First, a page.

As cancer drug shortages grow, some doctors are forced to ration doses or delay care
Widespread shortages of cancer drugs are forcing doctors to make difficult decisions about how to treat their patients, including rationing doses and turning to other treatment options with potentially more side effects. According to a March report from the Senate Committee on Homeland Security and Governmental Affairs, drug shortages are at record highs. New drug shortages increased by nearly 30% between 2021 and 2022. By the end of 2022, there was a record five-year high of 295 active drug shortages. More from NBC News, Naples Daily News, and WUSF.
Federal appeals court gives the go-ahead for a hospital payments case
A federal appeals court Thursday cleared the way for eight South Florida hospitals to pursue a lawsuit against a health insurer in a dispute about payments for emergency-room care. A three-judge panel of the 11th U.S. Circuit Court of Appeals overturned a district judge’s summary-judgment ruling in favor of Cigna Health and Life Insurance Co. and said a jury should decide whether the insurer shortchanged the hospitals. [Source: News Service of Florida]
CDC study: Florida counties among US sites at risk for summer mpox outbreaks
The agency estimates dozens of U.S. counties are at risk for outbreaks. Duval County is at the top. Health officials say they are working to prevent the scale of infections that surprised the nation last summer. Last week, the Centers for Disease Control and Prevention issued a health alert to U.S. doctors to watch for new cases. On Thursday, the agency published a modeling study that estimated the likelihood of mpox resurgence in 50 counties that have been the focus of a government campaign to control sexually transmitted diseases. [Source: WUSF]
Highs, and lows for Florida's seniors in health rankings report
America's Health Rankings 2023 Senior Report from UnitedHealthcare ranked Florida 25th in health outcomes for people age 65 and older. Some noted challenges include a high prevalence of multiple chronic conditions and low rates of home healthcare workers. However, Dr. Michael Stockman, medical director of UnitedHealthcare, said strengths include lots of community support - home-delivered meals, active senior centers - because Florida spends about $154 per adult over age 60 on community support, compared with an average of $62 nationally. [Source: The Apopka Voice]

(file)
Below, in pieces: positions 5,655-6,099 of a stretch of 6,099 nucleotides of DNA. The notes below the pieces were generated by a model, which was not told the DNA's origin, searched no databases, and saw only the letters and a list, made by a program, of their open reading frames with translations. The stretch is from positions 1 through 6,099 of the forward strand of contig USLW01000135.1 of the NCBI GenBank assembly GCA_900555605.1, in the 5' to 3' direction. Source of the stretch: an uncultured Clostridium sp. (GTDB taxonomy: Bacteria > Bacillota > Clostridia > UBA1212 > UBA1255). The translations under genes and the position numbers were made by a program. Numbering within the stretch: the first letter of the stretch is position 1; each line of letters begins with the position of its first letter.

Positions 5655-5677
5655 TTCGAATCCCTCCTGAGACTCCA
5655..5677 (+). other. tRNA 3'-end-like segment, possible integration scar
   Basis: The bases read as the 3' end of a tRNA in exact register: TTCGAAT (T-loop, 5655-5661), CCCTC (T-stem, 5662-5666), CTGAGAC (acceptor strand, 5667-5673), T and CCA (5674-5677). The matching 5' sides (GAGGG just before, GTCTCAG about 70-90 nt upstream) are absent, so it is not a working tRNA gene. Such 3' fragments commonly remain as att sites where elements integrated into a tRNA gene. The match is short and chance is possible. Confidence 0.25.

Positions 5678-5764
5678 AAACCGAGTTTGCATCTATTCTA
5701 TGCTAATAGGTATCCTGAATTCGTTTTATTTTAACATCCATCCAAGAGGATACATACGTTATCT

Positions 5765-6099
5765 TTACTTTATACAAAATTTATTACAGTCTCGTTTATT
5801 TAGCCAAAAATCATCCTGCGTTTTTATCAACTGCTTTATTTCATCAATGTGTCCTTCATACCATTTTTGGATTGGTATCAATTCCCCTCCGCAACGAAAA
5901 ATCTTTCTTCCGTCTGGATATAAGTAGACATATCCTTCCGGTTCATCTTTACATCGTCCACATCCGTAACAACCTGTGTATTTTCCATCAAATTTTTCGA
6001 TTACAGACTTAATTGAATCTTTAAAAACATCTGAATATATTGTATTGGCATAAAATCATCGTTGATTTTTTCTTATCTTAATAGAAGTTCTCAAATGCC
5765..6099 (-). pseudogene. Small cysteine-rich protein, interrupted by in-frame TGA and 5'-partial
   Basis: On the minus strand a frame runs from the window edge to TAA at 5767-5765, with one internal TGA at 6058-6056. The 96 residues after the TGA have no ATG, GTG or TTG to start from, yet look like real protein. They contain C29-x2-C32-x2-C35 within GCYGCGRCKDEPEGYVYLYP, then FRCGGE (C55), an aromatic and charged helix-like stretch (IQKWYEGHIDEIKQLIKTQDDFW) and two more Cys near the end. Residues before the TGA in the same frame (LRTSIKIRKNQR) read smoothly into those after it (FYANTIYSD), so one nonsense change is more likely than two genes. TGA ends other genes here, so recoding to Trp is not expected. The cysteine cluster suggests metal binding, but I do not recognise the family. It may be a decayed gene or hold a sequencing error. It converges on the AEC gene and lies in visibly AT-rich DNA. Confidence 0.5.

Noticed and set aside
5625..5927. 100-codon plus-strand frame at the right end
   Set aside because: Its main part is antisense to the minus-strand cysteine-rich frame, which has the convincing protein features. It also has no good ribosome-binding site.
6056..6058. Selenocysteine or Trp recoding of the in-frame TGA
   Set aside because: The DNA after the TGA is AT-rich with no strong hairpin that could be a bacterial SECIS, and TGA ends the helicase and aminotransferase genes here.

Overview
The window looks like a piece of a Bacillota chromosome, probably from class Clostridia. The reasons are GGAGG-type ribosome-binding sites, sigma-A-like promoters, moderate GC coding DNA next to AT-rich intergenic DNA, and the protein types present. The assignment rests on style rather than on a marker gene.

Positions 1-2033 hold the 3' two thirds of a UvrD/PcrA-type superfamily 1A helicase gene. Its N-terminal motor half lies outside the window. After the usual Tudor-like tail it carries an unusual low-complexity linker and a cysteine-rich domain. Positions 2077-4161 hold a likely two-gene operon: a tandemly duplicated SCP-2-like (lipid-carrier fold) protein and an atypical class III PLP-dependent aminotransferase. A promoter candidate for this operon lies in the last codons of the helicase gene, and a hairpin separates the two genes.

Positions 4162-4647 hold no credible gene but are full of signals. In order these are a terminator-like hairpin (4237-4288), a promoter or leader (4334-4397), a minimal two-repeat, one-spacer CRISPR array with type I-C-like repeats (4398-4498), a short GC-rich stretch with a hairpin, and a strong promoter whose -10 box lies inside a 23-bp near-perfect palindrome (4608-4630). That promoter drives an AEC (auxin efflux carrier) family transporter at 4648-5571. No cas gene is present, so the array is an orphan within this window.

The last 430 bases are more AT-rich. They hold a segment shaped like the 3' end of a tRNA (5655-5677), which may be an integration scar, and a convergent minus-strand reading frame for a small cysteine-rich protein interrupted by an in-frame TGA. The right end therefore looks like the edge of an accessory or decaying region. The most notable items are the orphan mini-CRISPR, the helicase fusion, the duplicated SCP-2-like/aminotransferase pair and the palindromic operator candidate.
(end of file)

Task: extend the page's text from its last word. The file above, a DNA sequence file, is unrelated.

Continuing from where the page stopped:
If things go as planned, beginning July 1 a new Florida law that bans abortions for women pregnant more than six weeks would go into effect. Many, if not most women, are unaware they are pregnant at the six-week mark, and abortion rights activists are calling the pending legislation a “near all-out abortion ban.” The new law, called the Heartbeat Protection Act, stipulates that the right to privacy as spelled out in the state constitution does not carry with it a right to abortion. [Source: Miami Herald]
ALSO AROUND FLORIDA:
› UF researchers seek solutions for racial health disparities [WUSF]
obese, yet nearly half of Jacksonville’s doctors rarely discuss weight with their patients and the health benefits of losing it. They shared their findings during a seminar at St. Paul AME Church on Thursday afternoon. Researchers from UF Health Gainesville and UF Health Jacksonville wanted to learn how to engage Black adults with health care providers after the COVID pandemic.
› Florida VA grant program for nonprofits will fund dental care for more Florida veterans [WFTS]
Governor Ron DeSantis has signed a bill that will create the Veterans Dental Care Grant Program within the Florida Department of Veterans Affairs to offer more grant money for eligible nonprofits to apply for who provide dental care to Florida veterans. The U.S. Department of Veterans Affairs reports that just 15% of veterans are eligible for dental services through the VA.
› In a first for TGH, surgeons transplant part of son’s liver into his mom [Tampa Bay Times]
Nonalcoholic cirrhosis of the liver made Patricia Sanz’s life miserable the past two years. Constantly sick and weary, she missed weeks of work. The Citrus Park resident was sick enough to be added to the transplant waiting list, but as her condition wasn’t immediately life-threatening, Sanz, 64, would likely have to wait years, doctors told her. Meanwhile her condition could worsen. Then she learned from her doctor at Tampa General Hospital she could get a liver immediately if she was willing to be the hospital’s first ever recipient of a living donor transplant.
› USF and Crisis Center offer a free, online course on mental health in the workplace [Health News Florida]
The COVID-19 pandemic really did a number on people’s mental health. And Julie Serovich is trying to change that. She reached out to the Crisis Center of Tampa Bay for help in creating a free, online course discussing how mental health affects people in the workplace. Serovich is the dean of the University of South Florida College of Behavior and Community Sciences.